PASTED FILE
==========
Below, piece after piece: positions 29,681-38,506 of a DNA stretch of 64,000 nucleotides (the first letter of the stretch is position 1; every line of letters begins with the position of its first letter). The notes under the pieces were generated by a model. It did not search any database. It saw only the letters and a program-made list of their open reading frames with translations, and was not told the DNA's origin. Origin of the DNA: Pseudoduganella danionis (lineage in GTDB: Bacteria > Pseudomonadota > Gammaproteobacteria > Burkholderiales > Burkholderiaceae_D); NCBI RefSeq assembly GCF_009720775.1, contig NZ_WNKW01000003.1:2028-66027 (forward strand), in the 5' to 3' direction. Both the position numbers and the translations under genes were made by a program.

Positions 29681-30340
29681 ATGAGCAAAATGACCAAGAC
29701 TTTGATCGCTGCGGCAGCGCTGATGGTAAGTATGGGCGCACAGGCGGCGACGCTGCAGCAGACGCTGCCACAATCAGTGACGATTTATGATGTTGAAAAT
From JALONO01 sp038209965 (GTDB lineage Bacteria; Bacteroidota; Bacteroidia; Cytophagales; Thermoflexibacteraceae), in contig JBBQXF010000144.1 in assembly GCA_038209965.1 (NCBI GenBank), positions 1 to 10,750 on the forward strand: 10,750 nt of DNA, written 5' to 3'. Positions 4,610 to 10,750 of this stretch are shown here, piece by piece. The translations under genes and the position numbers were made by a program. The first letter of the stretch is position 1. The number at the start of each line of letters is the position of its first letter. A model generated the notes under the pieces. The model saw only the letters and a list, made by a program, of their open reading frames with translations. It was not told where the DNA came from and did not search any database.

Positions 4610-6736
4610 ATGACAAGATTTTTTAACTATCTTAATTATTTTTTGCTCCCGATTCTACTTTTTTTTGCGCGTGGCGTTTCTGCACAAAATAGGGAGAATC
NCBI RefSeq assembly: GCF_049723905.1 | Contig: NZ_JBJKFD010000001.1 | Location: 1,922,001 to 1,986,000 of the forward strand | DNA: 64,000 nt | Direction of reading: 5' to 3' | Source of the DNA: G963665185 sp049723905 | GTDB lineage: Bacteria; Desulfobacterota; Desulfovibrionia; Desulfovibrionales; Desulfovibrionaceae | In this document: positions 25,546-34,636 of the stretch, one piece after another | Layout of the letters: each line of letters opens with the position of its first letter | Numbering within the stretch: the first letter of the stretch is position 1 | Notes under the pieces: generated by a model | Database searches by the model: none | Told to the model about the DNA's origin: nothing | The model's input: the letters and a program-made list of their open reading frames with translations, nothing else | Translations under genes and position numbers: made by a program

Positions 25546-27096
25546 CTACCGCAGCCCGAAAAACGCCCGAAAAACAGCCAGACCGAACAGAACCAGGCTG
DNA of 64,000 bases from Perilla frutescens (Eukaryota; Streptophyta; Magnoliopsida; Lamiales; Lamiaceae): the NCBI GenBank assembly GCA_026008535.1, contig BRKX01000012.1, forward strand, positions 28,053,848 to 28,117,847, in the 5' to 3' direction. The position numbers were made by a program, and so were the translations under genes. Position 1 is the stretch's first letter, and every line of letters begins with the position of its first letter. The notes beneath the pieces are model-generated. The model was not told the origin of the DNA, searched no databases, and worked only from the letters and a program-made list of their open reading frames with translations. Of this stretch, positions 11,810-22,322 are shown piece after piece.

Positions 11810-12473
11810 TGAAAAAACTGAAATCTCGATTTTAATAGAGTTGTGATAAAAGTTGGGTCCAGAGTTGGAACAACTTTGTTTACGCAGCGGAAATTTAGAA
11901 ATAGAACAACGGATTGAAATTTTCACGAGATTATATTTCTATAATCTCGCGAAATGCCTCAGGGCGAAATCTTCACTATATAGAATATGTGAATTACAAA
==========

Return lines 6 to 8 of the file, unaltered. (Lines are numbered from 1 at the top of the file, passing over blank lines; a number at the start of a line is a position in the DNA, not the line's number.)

Positions 4610-6736
4610 ATGACAAGATTTTTTAACTATCTTAATTATTTTTTGCTCCCGATTCTACTTTTTTTTGCGCGTGGCGTTTCTGCACAAAATAGGGAGAATC
NCBI RefSeq assembly: GCF_049723905.1 | Contig: NZ_JBJKFD010000001.1 | Location: 1,922,001 to 1,986,000 of the forward strand | DNA: 64,000 nt | Direction of reading: 5' to 3' | Source of the DNA: G963665185 sp049723905 | GTDB lineage: Bacteria; Desulfobacterota; Desulfovibrionia; Desulfovibrionales; Desulfovibrionaceae | In this document: positions 25,546-34,636 of the stretch, one piece after another | Layout of the letters: each line of letters opens with the position of its first letter | Numbering within the stretch: the first letter of the stretch is position 1 | Notes under the pieces: generated by a model | Database searches by the model: none | Told to the model about the DNA's origin: nothing | The model's input: the letters and a program-made list of their open reading frames with translations, nothing else | Translations under genes and position numbers: made by a program